The Disturbing Truth About Kevin Spacey’s ‘Let Me Be Frank’ Video

The actor, accused of misconduct by more than 30 men, may believe that talent and fame can save him from public disgrace. It’s not a crazy notion.

Actor Kevin Spacey in still image taken from a YouTube video
Reuters / YouTube

The video Kevin Spacey posted on Christmas Eve has been repeatedly described as “bizarre,” with good reason: No one knows what it means. Wearing a Santa apron and occasionally sipping from a mug, Spacey seems to inhabit his House of Cards character, Frank Underwood, drawling things such as, “We’re not done, no matter what anyone says.” The monologue hints at a desire to return to Cards, despite his character having been killed off (“You never actually saw me die, did you?” he asks). It plays as commentary on the more than 30 allegations of sexual misconduct against Spacey: “You wouldn’t rush to judgment without facts, would you?” The confusion the video has sown may have distracted from the news that the actor was just charged with the sexual assault of an 18-year-old in 2016.

What’s clear, at the least, is that Spacey chose for his first significant reemergence to be a showcase—or “showcase,” heavy on the air quotes—of his acting. And for it to spotlight one of the roles that the public once feted him for. And for it to dispense thoughts about morality and truth. All of which makes a statement: Don’t separate this artist from his art.

As year two of the post–Harvey Weinstein reckoning unfolds, that old ethical question—can art be evaluated apart from its artist?—feels more and more academic. Whether or not they should, many people clearly are fine with being entertained by alleged abusers. The cheers outnumbered the walkouts at surprise comedy sets by the confessed creep Louis C.K. The rapper XXXtentacion faced well-publicized allegations of hateful violence, and yet since his death, his music has risen to mega-popularity. Art, it seems, can survive allegations. What’s more unnerving is the suspicion, now, that artists can weather them, too—by relying on the goodwill engendered by their work.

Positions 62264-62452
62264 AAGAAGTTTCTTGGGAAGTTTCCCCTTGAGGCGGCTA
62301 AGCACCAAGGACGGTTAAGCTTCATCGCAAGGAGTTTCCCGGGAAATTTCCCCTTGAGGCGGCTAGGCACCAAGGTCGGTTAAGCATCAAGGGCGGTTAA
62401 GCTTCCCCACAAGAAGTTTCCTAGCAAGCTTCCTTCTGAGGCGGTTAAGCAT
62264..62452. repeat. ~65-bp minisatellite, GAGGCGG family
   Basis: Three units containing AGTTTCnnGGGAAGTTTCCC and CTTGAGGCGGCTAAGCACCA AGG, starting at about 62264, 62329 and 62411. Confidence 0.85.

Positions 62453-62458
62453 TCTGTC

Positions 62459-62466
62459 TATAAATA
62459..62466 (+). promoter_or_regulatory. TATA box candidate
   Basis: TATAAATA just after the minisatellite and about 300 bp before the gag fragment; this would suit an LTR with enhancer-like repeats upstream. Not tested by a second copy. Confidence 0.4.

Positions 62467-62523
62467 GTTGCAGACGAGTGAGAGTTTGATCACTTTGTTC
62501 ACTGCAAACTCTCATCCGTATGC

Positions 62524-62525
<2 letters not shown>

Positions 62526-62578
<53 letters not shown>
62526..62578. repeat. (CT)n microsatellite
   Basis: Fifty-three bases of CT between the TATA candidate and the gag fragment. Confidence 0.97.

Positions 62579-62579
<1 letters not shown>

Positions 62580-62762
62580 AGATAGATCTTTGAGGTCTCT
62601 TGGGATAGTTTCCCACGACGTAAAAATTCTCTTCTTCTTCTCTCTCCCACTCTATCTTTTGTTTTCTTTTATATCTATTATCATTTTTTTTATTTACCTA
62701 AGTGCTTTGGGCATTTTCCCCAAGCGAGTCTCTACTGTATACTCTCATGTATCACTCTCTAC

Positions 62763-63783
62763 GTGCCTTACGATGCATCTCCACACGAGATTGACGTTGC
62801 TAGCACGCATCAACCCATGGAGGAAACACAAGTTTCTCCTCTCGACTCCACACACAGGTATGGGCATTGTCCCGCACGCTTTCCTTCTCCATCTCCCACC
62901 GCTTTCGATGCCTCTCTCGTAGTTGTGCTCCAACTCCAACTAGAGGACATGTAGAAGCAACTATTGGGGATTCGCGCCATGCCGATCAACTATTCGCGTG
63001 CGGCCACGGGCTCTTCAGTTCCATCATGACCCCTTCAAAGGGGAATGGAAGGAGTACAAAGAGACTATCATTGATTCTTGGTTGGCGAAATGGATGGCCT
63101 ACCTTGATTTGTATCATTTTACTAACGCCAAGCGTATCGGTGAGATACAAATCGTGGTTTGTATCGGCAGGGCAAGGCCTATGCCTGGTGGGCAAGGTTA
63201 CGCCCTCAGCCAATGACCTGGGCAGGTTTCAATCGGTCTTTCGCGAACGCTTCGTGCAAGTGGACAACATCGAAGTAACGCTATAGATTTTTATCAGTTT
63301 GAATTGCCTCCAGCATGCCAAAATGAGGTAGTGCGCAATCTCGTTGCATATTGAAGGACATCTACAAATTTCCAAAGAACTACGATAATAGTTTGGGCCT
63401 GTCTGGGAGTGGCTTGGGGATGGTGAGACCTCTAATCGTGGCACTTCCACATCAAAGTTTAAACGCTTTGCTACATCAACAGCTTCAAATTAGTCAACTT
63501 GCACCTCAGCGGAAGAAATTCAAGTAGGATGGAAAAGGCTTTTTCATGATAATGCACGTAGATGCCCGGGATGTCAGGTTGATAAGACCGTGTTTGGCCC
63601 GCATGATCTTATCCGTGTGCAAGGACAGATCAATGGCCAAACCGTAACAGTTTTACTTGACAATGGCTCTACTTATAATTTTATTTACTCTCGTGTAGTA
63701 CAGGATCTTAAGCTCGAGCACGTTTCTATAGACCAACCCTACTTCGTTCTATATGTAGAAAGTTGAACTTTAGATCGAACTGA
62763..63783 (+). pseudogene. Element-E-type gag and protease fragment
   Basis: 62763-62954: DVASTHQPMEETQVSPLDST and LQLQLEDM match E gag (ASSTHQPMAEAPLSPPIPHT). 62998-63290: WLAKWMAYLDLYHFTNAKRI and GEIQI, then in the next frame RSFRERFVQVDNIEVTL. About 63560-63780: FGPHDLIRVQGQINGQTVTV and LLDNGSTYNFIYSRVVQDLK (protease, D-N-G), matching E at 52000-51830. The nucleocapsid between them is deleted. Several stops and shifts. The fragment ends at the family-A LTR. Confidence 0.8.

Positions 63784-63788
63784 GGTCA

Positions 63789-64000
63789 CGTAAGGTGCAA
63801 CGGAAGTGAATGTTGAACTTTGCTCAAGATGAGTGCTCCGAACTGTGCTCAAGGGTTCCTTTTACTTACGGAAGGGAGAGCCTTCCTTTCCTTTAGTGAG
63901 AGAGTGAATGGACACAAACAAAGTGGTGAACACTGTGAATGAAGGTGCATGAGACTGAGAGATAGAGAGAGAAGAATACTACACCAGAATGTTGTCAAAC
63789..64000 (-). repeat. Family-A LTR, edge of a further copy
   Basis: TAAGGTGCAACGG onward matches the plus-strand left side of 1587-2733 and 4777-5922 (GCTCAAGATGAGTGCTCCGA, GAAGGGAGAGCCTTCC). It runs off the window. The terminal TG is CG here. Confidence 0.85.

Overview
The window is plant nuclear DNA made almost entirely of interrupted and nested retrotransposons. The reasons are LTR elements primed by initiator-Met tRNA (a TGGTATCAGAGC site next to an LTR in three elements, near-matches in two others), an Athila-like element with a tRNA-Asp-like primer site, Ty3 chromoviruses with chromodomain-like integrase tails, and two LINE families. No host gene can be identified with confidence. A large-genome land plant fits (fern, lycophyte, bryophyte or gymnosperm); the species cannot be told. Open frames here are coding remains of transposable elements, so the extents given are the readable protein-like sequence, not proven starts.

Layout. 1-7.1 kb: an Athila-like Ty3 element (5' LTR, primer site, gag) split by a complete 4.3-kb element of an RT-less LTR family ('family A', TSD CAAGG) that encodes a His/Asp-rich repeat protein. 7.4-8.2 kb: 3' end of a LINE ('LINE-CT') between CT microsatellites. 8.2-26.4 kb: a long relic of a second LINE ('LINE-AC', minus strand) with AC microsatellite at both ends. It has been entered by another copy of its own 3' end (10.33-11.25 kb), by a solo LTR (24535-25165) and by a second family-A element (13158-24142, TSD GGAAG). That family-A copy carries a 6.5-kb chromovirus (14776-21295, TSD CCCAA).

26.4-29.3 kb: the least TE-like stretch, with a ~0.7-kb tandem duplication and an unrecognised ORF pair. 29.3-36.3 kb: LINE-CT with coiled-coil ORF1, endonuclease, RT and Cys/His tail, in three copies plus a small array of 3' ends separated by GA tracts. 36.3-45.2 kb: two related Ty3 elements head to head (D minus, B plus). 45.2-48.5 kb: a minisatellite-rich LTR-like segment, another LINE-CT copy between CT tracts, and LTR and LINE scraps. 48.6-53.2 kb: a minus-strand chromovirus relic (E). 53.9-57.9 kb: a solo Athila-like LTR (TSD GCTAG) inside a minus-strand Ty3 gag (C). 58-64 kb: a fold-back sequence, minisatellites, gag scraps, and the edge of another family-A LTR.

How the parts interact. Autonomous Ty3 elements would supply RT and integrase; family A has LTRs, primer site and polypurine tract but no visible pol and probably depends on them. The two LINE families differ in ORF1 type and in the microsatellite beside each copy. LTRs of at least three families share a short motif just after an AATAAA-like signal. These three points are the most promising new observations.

Spacey’s career long blended highbrow acclaim and mainstream appeal. A stage thespian before he was a film lead, he amassed glittering awards and a prestigious post as the artistic director of the Old Vic theater in London. These are not merely the spoils of a movie star; they are the signifiers of one who approaches his trade as capital-a Art. This particular artist’s muse? Evil. Spacey’s signature turns in The Usual Suspects, Seven, and House of Cards were all charismatic bad guys, and for 1999’s American Beauty, his suburban-dad character, Lester, lusted after a teenage girl. Accepting the Oscar for Best Actor, Spacey said he loved playing Lester “because we got to see all of his worst qualities and we still grew to love him. This movie to me is all about how any single act from any single person put out of context is damnable.”

The “Let Me Be Frank” video may be an attempt to reassert this professional history. Spacey the great actor is implied in his complaint that his scandals led to an “unsatisfying ending” that could have been “memorable”—a likely dig at the poorly reviewed final season of Cards that didn’t feature Frank Underwood. Spacey the philosopher of misdeeds is here, too: “I told you my deepest, darkest secrets,” he says, seeming to speak both as Frank and also as himself, the public figure. “I showed you exactly what people are capable of. I shocked you with my honesty, but mostly I challenged you and made you think. And you trusted me, even though you knew you shouldn’t.”